THE TWELVE BROTHERS
T HERE were once upon a tinie a King and a Queen who lived - happily together, and they had twelve children, all of whom were boys. One day the King said to his wife :
' If our thirteenth child is a girl, all her twelve brothers must die, so that she may be very rich and the kingdom hers alone.'
Then he ordered twelve coffins to be made, and filled them with shavings, and placed a little pillow in each. These he put away in an empty room, and, giving the key to his wife, he bade her tell no one of it.
The Queen grieved over the sad fate of her sons and refused to be comforted, so much so that the youngest boy, who was always with her, and whom she had christened Benjamin, said to her one day:
' Dear mother, why are you so sad ? '
' My child,' she answered, ' I may not tell you the reason.'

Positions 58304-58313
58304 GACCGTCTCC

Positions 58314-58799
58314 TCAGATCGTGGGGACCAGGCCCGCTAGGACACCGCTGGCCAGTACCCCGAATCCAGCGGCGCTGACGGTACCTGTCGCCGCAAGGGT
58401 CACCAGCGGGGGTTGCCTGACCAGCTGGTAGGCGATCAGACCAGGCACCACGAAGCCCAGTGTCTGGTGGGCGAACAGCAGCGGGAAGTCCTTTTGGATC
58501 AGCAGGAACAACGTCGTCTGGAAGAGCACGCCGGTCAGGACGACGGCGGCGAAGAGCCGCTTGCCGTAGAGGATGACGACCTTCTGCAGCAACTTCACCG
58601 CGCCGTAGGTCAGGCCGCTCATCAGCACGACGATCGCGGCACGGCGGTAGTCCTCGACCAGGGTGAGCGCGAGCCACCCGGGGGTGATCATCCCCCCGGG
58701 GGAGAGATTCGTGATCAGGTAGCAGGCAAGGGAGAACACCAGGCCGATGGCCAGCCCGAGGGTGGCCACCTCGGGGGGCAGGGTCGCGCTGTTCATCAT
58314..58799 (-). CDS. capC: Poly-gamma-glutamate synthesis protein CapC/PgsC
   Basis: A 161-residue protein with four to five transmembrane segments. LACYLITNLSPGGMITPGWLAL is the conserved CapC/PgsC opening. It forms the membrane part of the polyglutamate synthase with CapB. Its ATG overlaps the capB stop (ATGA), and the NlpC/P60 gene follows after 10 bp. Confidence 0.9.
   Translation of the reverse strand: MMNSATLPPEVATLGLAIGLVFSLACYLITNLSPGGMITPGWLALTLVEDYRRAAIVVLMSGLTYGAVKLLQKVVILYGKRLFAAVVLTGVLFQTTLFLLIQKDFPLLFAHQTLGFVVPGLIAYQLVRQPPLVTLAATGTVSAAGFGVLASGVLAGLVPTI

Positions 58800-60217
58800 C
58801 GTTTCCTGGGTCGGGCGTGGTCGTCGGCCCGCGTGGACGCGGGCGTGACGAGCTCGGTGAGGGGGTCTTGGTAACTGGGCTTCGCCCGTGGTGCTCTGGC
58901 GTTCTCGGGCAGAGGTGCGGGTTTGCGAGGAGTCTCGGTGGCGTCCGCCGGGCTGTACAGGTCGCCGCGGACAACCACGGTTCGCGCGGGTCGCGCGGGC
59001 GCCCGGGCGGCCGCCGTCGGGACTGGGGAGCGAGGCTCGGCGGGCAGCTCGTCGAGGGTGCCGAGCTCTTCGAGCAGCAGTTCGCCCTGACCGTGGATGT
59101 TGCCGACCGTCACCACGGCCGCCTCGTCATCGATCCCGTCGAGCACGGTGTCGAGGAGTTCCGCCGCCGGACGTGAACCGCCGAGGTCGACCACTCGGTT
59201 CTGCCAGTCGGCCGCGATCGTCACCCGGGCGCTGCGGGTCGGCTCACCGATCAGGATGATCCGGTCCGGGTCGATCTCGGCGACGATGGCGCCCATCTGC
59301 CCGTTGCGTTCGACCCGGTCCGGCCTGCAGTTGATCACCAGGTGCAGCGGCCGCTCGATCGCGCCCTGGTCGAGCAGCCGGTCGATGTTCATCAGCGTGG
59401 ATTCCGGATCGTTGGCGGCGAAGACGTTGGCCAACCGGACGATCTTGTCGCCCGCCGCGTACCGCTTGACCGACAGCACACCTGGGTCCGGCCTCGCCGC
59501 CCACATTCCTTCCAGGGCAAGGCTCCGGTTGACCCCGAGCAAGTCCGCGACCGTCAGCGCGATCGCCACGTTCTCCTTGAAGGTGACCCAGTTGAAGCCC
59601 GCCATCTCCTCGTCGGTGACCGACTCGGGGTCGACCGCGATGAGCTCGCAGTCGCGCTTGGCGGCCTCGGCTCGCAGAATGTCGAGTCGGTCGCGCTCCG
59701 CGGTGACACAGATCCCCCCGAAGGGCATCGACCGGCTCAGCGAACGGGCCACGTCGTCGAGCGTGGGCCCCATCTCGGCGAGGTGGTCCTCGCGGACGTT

But he left her no peace, till she went and unlocked the room and showed him the twelve coffins filled with shavings, and with the little pillow laid in each.
Then she said: ' My dearest Benjamin, your father has had these coffins made for you and your eleven brothers, because if I bring a girl into the world you are all to be killed and buried in them.'
She wept bitterly as she spoke, but her son comforted her and said:
' Don't cry, dear mother ; we'll manage to escape somehow, and will fly for our lives.'
' Yes,' replied his mother, ' that is what you must do—go with your eleven brothers out into the wood, and let one of you always sit on the highest tree you can find, keeping watch on the tower of the castle. If I give birth to a little son I will wave a white flag, and then you may safely return ; but if I give birth to a little